Macintosh computers still going strong at 25
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On Saturday, Macintosh computers celebrated their 25th birthday. A quarter of a century after Apple first brought them to market, on January 24, 1984, they are far from showing their age.
AFP - As Macintosh computers turn 25 years old with renewed vigor, Peter Friess professes a faith in Apple dating back to when founder Steve Jobs handed him one of the early machines in a German museum.
Friess, now president of The Tech Museum of Innovation in the heart of Silicon Valley, is not surprised that the world is catching on as "Macs" hit age 25 on Saturday.
Friess, 49, was in his twenties and cataloguing centuries-old watches in The Deutches Museum when he learned that Apple had built a computer.
"The Deutches was the largest science museum in the world, and not a single office had a computer in it in those days," Friess said. "I called Apple in Munich and told them I really needed a computer."
Jobs happened to be in Munich, and visited the museum with a computer for Friess and another for the director of the institution, according to Friess.
"I was a craftsman working in the basement, perhaps the smallest person in the museum, and Steve Jobs gave me and the director computers," Friess recounted.
"I shook hands with him. I don't know if he remembers, but I do. I still have that computer."
Apple was in its infancy when the company, started in a Northern California garage by friends Steve Wozniak and Jobs, brought the first Macintosh to market on January 24, 1984.
Apple promoted the moment with a now-legendary television ad portraying rival Microsoft as an oppressive symbol of conformity along the lines of "Big Brother" in George Orwell's novel "Nineteen Eighty-Four."
Revolutionary Macintosh features included a "mouse" for navigating on-screen cursors and small pictures clicked to trigger applications or open files.
It was called "graphical user interface" because it let people interact with computers by using images instead of typing software commands.
Apple computers earned a reputation for being premier products, well-crafted machines with intuitive controls non-geeks could easily grasp.
"If you are a beginner on a Windows machine it takes you a while to figure out how it works," Friess said.
"With Apple, this is never the case. It doesn't give you a hard time. I've actually fallen in love with this product."
Apple kept its technology to itself, building Macintosh computers known for high price tags that matched high quality.
Meanwhile, a fledgling US software company known as Microsoft was busy licensing its operating systems and other programs to computer makers that cranked out affordable machines for the masses.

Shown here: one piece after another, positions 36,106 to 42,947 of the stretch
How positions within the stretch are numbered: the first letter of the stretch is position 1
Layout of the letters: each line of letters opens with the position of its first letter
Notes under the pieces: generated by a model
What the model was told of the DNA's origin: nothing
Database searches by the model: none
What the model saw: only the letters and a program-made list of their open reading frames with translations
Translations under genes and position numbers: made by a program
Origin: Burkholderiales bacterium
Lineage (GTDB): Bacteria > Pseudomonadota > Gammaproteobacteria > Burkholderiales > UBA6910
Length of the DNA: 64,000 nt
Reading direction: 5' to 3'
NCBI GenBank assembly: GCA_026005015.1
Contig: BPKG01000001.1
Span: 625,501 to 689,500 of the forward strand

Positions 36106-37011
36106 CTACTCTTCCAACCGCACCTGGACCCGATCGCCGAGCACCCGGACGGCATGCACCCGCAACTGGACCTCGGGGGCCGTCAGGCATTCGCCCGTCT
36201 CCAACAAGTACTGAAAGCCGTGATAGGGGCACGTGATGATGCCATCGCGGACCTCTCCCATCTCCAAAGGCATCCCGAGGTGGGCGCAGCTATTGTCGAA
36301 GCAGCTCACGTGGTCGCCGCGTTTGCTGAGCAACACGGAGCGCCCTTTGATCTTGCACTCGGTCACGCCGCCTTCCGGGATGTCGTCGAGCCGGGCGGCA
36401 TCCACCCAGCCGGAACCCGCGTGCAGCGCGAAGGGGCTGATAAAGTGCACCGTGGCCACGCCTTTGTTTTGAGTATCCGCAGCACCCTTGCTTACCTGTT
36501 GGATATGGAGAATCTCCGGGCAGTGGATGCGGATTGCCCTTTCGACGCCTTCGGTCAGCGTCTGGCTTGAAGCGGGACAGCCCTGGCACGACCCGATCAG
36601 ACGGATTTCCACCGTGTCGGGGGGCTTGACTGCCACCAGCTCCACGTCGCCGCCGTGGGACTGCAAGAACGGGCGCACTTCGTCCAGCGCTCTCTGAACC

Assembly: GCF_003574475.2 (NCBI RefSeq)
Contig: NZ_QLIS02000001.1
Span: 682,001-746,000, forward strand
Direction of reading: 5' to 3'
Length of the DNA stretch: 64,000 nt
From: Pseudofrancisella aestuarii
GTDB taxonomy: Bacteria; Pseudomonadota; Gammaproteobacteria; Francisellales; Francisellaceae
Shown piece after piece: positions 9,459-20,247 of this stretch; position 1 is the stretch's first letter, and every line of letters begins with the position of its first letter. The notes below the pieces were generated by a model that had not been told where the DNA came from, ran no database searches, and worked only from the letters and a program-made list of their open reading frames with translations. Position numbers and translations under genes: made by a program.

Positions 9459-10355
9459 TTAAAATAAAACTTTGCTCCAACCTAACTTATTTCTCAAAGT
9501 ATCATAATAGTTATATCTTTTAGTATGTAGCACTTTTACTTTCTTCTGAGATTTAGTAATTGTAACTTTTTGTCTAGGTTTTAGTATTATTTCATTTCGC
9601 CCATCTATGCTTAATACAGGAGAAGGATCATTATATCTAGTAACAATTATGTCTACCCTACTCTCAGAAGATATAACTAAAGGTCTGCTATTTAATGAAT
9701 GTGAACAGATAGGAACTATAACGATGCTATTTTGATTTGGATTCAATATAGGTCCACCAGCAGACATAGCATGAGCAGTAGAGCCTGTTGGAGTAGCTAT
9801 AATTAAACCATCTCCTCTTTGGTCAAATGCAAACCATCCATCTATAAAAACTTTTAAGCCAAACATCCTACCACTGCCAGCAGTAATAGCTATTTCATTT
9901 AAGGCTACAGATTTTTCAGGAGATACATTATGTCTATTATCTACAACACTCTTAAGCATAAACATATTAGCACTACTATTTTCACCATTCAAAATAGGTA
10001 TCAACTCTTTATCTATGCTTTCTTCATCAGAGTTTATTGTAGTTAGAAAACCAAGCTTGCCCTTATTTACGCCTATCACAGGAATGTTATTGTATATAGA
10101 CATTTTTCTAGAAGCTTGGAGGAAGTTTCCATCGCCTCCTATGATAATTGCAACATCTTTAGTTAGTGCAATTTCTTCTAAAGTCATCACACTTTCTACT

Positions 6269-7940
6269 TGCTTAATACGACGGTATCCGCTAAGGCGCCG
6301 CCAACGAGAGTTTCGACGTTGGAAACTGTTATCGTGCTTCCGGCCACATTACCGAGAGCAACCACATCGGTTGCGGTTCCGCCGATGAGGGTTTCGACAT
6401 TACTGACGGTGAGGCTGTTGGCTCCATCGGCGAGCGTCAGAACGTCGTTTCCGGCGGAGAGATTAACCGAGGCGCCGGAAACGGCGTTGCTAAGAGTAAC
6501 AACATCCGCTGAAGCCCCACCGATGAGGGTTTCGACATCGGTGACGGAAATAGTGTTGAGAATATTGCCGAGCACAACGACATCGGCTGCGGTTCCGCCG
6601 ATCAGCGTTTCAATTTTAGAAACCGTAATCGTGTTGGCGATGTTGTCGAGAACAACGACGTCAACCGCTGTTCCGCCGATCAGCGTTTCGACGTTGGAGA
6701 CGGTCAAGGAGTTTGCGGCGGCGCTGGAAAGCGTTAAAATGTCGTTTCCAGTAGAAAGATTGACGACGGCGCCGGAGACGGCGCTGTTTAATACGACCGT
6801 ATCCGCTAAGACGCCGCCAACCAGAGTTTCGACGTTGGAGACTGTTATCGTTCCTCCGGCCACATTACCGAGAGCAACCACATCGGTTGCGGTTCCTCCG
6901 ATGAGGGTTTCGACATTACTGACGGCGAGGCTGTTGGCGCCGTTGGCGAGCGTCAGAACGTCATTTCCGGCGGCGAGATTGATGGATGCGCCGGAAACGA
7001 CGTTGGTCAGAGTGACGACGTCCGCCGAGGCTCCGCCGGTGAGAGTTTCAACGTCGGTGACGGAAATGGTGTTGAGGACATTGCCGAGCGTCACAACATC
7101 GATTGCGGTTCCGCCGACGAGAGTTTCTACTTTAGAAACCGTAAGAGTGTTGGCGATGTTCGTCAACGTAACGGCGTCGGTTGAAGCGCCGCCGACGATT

Macintosh computers won a cultish following of artists, designers and other creative types willing to pay premiums for what they believed were superior devices.
"With Macs, every little piece makes sense," Friess said. "Everything fits so nicely together. Now, the software and hardware are engaged in a way I've never seen in anything else -- form follows function."
Macintosh computers held a mere sliver of slumping global computer market by the time Jobs was forced out of Apple in 1985 as the result of an internal power struggle.
Apple stumbled and nearly fell in Jobs's absence. Jobs is credited with resurrecting Apple after his return as chief executive in 1996.
With Jobs in charge, Apple introduced world-changing innovations such as iPod MP3 players, iTunes online store, and iPhones.
The company's rediscovered glory cast new light on Macs, which were made leaner, faster, and slicker.
Apple added chips and software that let Macintosh computers run Microsoft programs, eliminating a major obstacle preventing people from opting for Macs in a Windows-dominated world.
"Apple went through hard times," Friess said. "It had a strong leader and the quality of the product is so good it had to survive."
Apple on Wednesday reported it finished 2008 with record quarterly profit of 1.61 billion dollars, with iPod sales hitting an all-time high.
The company posted revenue of 10.17 billion dollars in the three months ending December 27, 2008.
Apple reported selling 2.52 million Macintosh computers during the quarter, representing nine percent growth over the year-ago quarter.
MacBook laptop models drove the sales growth in what Apple executives said is a market trend toward mobile computing.
While Jobs has conceded that Microsoft has won the computer war, accounting for some 90 percent of the world's machines, Macs have been gaining market share.
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